By Tom Endean from the British Franchise Association (bfa), the voluntary self regulating governing body for franchising

Owning a franchise business under an established brand offers the experience, credibility, support network and structure of a proven business. This helps to overcome the uncertainties and difficulties commonly faced at the start-up stage.

It is not difficult to see why franchising is growing worldwide; new businesses based on franchise concepts are much more likely to succeed than other new business ventures. The facts make it clear. According to the latest NatWest and British Franchise Association survey, 88 per cent of all franchisees, including new start-ups, were trading profitably in 2009, contributing £11.8 billion to the country’s GDP. 2009 was also a year of expansion for many franchises, with the total number of franchise systems reaching 842 and the total number of franchisees growing from 34,600 to 34,800.

A franchise business has a proven business model, which is transferable and can be taught. This is then supported by the franchisor and training provided. As a franchisee you also own the business and so can eventually realise your capital investment by selling the business.

What to look for in a franchise

Having decided that franchising is an interesting prospect, the next key step is to find the right business. While websites such as www.thebfa.org and www.franchiseinfo.co.uk can provide many options and sources of information, meeting franchisors and existing franchisees face-to-face is also vital to gain a clear insight into a business and the reality of being a franchisee.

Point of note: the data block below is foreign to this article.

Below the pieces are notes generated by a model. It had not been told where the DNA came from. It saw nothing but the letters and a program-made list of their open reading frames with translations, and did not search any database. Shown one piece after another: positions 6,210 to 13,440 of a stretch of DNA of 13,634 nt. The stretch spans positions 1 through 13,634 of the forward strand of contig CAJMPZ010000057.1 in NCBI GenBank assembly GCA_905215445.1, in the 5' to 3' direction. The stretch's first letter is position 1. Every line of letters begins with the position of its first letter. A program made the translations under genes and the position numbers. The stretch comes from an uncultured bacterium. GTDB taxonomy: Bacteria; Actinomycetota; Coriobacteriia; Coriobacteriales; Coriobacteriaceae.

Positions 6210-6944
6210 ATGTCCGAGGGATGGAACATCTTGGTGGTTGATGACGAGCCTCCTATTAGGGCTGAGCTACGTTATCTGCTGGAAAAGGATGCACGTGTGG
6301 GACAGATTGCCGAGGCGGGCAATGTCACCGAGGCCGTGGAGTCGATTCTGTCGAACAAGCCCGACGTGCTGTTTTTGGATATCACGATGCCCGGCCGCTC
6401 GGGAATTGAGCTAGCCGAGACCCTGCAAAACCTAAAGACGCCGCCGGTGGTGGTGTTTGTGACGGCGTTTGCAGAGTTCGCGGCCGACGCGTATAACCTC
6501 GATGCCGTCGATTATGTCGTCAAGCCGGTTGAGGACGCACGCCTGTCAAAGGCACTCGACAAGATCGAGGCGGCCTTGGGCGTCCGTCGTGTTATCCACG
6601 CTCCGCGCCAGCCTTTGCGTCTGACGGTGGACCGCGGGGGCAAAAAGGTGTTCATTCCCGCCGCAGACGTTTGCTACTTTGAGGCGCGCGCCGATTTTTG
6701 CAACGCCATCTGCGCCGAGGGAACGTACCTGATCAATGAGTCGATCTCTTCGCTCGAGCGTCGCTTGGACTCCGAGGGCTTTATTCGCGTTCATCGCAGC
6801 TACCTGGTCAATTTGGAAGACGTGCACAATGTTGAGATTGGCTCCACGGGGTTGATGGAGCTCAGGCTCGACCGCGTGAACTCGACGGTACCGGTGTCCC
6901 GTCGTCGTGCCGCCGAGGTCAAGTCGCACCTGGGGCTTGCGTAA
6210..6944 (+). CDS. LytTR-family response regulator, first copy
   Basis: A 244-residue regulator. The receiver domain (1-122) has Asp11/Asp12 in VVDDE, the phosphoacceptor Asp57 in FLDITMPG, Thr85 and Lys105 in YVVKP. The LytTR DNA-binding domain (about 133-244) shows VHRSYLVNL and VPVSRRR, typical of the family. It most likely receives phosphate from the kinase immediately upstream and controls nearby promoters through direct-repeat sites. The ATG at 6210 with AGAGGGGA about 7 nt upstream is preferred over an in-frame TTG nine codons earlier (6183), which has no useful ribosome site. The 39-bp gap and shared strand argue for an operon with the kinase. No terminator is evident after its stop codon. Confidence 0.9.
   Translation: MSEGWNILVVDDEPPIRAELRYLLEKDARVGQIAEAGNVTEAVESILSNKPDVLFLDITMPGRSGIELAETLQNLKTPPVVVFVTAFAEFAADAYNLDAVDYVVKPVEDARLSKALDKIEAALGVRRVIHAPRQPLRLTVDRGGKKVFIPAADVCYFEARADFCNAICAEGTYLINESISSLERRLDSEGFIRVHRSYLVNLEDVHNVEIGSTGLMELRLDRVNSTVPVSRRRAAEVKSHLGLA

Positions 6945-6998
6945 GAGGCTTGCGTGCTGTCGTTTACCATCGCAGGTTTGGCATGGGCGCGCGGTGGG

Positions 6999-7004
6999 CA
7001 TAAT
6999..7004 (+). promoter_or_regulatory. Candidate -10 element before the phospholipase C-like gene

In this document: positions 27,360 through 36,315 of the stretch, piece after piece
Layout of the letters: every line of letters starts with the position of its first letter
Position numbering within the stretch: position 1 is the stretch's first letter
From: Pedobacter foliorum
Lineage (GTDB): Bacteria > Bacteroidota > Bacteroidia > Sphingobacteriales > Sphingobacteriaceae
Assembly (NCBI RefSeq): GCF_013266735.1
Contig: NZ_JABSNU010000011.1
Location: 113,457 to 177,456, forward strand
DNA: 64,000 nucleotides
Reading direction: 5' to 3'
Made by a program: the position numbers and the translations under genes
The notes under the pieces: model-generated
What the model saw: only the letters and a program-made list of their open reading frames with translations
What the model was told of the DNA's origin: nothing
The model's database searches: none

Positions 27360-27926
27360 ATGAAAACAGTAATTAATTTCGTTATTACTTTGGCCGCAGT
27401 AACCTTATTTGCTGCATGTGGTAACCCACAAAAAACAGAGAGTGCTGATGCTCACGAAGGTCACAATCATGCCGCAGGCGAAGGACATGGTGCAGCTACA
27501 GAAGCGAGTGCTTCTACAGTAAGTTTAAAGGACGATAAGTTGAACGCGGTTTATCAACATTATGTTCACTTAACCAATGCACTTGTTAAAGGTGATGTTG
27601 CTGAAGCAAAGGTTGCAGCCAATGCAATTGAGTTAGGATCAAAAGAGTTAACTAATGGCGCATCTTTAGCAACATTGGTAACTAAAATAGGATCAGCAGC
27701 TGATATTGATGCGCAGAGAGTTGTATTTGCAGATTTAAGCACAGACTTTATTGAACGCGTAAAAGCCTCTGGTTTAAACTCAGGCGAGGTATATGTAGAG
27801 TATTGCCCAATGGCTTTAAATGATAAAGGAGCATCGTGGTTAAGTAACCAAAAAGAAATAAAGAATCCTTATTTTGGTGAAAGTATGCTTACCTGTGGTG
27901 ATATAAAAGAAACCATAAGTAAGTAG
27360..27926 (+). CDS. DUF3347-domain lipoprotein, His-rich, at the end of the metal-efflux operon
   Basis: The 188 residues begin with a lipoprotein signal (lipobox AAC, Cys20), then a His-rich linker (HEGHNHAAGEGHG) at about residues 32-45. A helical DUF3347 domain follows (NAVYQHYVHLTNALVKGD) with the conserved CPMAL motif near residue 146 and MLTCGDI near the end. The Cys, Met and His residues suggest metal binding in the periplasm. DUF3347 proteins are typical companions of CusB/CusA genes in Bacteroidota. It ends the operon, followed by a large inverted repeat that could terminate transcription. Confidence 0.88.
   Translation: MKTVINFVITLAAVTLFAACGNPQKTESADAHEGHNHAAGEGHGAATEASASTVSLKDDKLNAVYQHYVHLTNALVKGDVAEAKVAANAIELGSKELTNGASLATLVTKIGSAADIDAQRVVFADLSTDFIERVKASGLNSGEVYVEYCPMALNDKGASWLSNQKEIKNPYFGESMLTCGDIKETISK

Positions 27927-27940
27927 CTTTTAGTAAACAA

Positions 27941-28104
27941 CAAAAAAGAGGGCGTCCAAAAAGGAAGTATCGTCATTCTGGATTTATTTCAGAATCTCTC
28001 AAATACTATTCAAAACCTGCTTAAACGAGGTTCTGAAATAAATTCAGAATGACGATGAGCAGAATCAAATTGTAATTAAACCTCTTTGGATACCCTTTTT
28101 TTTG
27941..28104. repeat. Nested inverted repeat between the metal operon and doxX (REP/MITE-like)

A visit to a bfa accredited franchise exhibition such as The British & International Franchise Exhibition at Olympia, London on 18 & 19 March is a good way to research this. It allows you to meet owners and franchisees from a choice of more than 120 businesses gathered together under one roof. There are also experts to answer questions and seminars covering all aspects of franchising.

Once you have started to identify a list of options, you have to work out how to make the right choice for you. First you must do your homework to see if you are right for the particular business and the business is right for you. You need to be aware of all that is involved and how you can identify which businesses may best suit your needs.

You should check if the company is a member of the bfa: The bfa accredits franchisors using a stringent set of criteria based on a code of business practice and the European Code of Ethics for Franchising.

The initial investment required can be a decisive factor. They start at a low level, sums that you may already have available, and go up to higher amounts for which you may need to take out a bank loan. Make sure you understand what costs are involved, both upfront and ongoing. One of the advantages of choosing to set up on your own as a part of a franchised business is that you are more likely to gain finance for a franchise in the first place as banks recognise the higher likelihood of success and are therefore more supportive.